What is Linguistics?Linguistics is the scientific study of human language. A growing and exciting field, it has links to diverse fields including cognitive psychology, philosophy, neuroscience, computer science, artificial intelligence, sociology, language teaching, anthropology, and education. Linguistics is a key component of the emerging field of cognitive science, the study of the structure and functioning of human cognitive processes. Read more »
What can you do with a Linguistics degree?The real answer is “just about anything!” While the majority of graduates in linguistics go on to work in linguistics or a related field (computer science, education, speech pathology, journalism, editing), many also find jobs in areas outside of the field, for example, working in middle management for a large fortune 500 firm, or going to law school. Because linguistics focuses on the analysis of language at many different levels, students completing the program have the ability to think abstractly, along with exceptional analytic skills. Learn More »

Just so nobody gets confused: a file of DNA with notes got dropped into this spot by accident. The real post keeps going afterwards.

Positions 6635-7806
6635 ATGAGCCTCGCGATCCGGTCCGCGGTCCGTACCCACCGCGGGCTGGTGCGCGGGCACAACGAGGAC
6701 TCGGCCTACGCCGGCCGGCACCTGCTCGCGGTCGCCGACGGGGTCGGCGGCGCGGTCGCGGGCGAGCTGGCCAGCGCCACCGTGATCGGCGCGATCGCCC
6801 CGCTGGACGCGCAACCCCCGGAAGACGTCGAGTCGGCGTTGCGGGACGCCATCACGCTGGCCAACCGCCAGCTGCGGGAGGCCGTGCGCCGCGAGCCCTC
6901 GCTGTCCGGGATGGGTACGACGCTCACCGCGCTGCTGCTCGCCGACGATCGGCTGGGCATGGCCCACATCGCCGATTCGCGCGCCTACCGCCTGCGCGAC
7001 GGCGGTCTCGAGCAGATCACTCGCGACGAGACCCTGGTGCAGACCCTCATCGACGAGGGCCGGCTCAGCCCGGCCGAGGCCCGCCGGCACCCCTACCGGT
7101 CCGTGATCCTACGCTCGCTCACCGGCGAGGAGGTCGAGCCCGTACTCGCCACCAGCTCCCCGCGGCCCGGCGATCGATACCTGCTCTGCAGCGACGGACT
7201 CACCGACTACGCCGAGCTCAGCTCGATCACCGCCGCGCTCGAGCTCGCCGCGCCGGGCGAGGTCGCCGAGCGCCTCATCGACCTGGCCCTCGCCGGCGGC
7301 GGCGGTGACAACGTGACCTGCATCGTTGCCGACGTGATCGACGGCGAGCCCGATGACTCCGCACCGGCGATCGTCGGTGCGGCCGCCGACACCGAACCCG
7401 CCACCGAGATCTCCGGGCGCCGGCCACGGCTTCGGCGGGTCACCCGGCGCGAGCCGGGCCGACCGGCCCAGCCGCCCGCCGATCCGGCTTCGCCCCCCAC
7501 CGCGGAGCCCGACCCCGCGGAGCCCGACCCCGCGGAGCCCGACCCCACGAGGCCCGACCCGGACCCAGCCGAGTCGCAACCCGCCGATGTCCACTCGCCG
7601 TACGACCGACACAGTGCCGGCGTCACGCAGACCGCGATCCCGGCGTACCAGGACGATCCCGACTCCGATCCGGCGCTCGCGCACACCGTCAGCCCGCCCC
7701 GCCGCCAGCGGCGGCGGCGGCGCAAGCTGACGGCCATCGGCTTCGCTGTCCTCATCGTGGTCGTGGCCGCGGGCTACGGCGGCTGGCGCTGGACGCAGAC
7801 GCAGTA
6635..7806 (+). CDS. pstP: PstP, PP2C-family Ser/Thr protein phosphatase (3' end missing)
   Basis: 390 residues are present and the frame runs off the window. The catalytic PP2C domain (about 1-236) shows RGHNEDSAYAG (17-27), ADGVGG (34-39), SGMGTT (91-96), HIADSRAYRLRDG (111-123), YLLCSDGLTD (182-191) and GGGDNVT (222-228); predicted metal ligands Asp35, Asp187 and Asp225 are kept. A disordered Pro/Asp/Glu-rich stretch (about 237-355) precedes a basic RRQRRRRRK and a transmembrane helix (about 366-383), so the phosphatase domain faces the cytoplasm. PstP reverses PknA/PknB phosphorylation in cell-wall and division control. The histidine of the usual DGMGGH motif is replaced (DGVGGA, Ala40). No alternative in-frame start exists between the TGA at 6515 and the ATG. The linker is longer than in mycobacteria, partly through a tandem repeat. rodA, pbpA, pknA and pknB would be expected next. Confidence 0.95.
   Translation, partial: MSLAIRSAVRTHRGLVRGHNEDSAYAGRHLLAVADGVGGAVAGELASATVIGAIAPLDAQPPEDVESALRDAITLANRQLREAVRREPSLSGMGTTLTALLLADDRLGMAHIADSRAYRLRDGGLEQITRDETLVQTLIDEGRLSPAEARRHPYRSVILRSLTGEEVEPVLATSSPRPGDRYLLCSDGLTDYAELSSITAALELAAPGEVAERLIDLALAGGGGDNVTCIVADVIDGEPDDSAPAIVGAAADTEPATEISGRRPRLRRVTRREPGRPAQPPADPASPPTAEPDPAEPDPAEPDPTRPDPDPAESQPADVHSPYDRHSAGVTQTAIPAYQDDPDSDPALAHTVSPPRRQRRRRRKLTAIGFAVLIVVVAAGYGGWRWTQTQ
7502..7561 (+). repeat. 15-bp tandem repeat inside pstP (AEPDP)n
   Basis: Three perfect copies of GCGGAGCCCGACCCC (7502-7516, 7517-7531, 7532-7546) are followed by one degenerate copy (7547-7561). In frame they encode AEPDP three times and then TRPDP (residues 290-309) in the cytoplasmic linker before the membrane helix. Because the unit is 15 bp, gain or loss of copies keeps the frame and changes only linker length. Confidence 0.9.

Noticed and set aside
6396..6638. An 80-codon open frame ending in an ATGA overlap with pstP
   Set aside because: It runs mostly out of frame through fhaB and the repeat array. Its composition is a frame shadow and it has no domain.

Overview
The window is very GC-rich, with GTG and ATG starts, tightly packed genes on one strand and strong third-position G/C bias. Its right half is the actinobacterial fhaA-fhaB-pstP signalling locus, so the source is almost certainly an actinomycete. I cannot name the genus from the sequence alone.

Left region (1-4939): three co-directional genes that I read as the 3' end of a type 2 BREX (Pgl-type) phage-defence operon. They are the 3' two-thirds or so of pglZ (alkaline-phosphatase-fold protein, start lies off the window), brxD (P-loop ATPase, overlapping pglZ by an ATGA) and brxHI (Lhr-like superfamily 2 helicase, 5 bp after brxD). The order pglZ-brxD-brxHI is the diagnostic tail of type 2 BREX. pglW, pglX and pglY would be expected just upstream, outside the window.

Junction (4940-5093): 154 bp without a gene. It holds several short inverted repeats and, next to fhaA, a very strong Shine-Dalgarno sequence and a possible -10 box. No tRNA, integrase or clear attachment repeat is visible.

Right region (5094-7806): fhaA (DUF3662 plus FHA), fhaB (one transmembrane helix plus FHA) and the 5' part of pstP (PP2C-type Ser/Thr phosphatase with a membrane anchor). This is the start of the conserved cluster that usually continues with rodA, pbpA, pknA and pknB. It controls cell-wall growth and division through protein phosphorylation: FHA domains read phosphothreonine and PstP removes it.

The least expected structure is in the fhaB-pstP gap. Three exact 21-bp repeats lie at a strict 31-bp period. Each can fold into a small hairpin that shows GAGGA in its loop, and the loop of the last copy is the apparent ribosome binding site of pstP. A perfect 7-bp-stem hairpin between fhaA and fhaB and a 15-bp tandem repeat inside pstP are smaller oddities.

Linguistics in NU News
Puzzle of the DayWhat do the words caucus, chipmunk, and Massachusetts have in common?
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They are all borrowed from Amerindian languages. Caucus is thought by many to be borrowed from the Algonquian word cau´-cau-as´u meaning ‘to talk’; chipmunk is probably from Ojibwa atSitamo’n/ meaning ‘red squirrel’, and Massachusetts is from the Massachusett language (an extinct Algonquian language) and means ‘at the big hill’. Languages often borrow words from another language when they encounter new concepts and names for things.